Kashi Marnanmukti by Manoj Thakkar & Rashmi Chhazed
This is a very difficult book to review but I am so happy that I read it and that too read it at the perfect time, in train on my way to Banaras. Like I always say the books choose me at the right time and this just re-enforces the same belief. It is a multi-layered story of a seeker who like Kabir is found by his foster parents and grows up being a Chandaal, working on the famous Manikarnika ghat of Varanasi. Kabir and Tulsi Das come in his dreams, but they refuse to be his Guru. His search for his Guru takes him to Himalayas, where he does find his Guru before going on pilgrimage across India and becoming a revered saint in the process.
Authors have combined the history, philosophy, spirituality and very intense experiences in the life of the protagonist to weave a very engaging story. In this character they have converged all that we know from various sects of followers. Major part of the story is based at the ghats of Banaras, specially the big cremation ground of Manikarnika and Harishchandra ghats. It beautifully brings out the two aspects of devotion Saguna and Nirguna through the two best-known poets of Banaras – Tulsi Das and Kabir. He takes you through the depths of Shiva in his favorite city Kashi and how the creation and destruction take place here at the same time.
I loved the near Sanskrit language of the book, and for the fact that authors have chosen to write this language in this time and age when we do not see much literature in Hindi being written, even in its colloquial version. Kudos to authors for choosing to write in purest form of the language, I hope with the good response that their books has received (3 editions in less than a year), they would end up reviving interest in both the language and the subject. To begin with it took me sometime to put myself in tune with the language, but after that I thoroughly enjoyed it. As I was reading protagonist Maha’s journey in Varanasi, with my train moving closer and closer to the city, it heightened my curiosity to explore the ghats mentioned, to go through the twisting turning narrow lanes around the ghats and various temples mentioned in it, to feel the places mentioned in various stories.
Through the Maha’s journey both physical and philosophical, through his quest and search for a Guru authors take you through the philosophies of Sanatana Dharma – the theories of Dvaita and Advaita, the relationship of Shiva and Vishnu and their presence in each other’s stories and spaces, the path to Nirguna that has to go through Saguna in the journey of a seeker. The travel or Yatra that is essential for a seeker is what Maha does along with a disciple of Ramakrishna Paramhansa and hence ends up understanding the Shakti as well through the three parts A, U and M of the ultimate mantra ‘AUM’. He understands the footsteps of Budhha and many seekers and saints before him as he meets them at various Tirthas that he visits. You can almost visualize him gaining Tej or aura as he moves ahead on his path.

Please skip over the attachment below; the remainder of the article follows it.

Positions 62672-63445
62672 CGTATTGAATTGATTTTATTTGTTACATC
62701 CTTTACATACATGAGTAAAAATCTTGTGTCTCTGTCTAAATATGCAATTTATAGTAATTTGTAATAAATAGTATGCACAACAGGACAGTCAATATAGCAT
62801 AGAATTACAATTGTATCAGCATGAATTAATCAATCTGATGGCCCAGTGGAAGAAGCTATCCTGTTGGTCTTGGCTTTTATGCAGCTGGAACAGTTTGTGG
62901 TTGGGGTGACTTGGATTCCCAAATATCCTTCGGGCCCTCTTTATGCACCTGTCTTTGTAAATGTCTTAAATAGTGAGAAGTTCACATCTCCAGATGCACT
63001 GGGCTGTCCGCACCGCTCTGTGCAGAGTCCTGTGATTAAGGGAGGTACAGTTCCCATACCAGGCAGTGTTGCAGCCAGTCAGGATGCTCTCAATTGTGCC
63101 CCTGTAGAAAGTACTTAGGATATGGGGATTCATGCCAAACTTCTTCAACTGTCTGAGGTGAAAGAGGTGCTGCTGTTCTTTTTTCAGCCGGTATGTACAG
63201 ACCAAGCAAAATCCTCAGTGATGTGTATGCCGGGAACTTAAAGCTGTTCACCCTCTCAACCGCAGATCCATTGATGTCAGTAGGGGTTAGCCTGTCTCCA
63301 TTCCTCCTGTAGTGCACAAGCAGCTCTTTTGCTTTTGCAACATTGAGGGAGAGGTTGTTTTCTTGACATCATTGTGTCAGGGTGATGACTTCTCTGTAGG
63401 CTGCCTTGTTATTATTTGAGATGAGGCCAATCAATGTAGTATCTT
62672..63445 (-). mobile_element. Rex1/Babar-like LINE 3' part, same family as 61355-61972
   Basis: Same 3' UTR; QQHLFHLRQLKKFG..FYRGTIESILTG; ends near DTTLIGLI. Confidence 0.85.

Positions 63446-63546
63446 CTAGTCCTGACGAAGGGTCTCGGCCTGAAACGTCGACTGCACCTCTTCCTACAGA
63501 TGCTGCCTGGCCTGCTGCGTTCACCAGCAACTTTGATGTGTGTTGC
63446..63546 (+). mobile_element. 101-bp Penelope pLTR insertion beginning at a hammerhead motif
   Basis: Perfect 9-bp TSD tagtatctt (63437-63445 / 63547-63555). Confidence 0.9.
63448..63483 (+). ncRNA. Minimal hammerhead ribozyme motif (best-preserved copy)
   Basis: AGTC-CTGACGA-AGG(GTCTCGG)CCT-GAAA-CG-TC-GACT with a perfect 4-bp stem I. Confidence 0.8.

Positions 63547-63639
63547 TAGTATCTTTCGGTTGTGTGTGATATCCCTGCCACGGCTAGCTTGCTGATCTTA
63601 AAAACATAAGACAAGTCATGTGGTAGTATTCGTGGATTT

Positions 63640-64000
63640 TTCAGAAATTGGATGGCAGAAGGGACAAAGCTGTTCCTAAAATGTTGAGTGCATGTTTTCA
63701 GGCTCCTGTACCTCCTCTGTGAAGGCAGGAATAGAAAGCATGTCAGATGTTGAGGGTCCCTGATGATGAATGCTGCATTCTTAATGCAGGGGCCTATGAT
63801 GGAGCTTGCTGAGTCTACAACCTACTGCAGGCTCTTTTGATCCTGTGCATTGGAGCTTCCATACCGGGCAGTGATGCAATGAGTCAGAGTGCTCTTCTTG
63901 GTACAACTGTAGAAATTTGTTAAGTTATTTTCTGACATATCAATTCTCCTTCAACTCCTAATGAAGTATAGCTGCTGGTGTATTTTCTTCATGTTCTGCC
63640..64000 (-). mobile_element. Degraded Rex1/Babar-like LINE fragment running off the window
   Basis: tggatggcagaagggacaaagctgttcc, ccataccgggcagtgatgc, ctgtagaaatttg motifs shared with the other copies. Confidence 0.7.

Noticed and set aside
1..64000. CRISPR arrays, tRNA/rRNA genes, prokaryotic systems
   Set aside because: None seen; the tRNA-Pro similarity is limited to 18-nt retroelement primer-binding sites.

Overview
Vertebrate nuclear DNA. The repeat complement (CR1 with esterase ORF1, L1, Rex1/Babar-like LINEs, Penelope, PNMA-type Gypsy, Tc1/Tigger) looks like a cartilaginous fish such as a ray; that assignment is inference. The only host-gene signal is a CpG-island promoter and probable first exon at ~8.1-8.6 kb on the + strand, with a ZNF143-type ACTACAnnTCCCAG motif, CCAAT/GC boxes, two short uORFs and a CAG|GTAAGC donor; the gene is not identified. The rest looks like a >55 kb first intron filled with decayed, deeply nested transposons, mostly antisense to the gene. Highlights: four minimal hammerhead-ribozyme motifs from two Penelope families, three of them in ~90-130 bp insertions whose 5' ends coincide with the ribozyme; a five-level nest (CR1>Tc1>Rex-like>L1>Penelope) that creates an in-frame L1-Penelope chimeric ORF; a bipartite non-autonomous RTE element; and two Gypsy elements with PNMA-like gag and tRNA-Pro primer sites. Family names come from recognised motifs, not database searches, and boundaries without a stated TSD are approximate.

Kashi at the center of the story and at the center of philosophy has been depicted in such a way that there is no way you would not revere and be more and more intrigued about it. The intimate description of the cremation ghats and the people who work there makes you think of those people who simply live among the dead and bid them their final farewell, the impact it has on their psychology and how they end up being treated by the society. In the place where everyone comes to die, to be free from the cycle of birth and death this is a profession like no other and in no other place.
A very powerful and intense story, very Indian story written in language par excellence…must read if you can read Hindi and if Indian philosophy interests you, if you want to know Kashi very closely.
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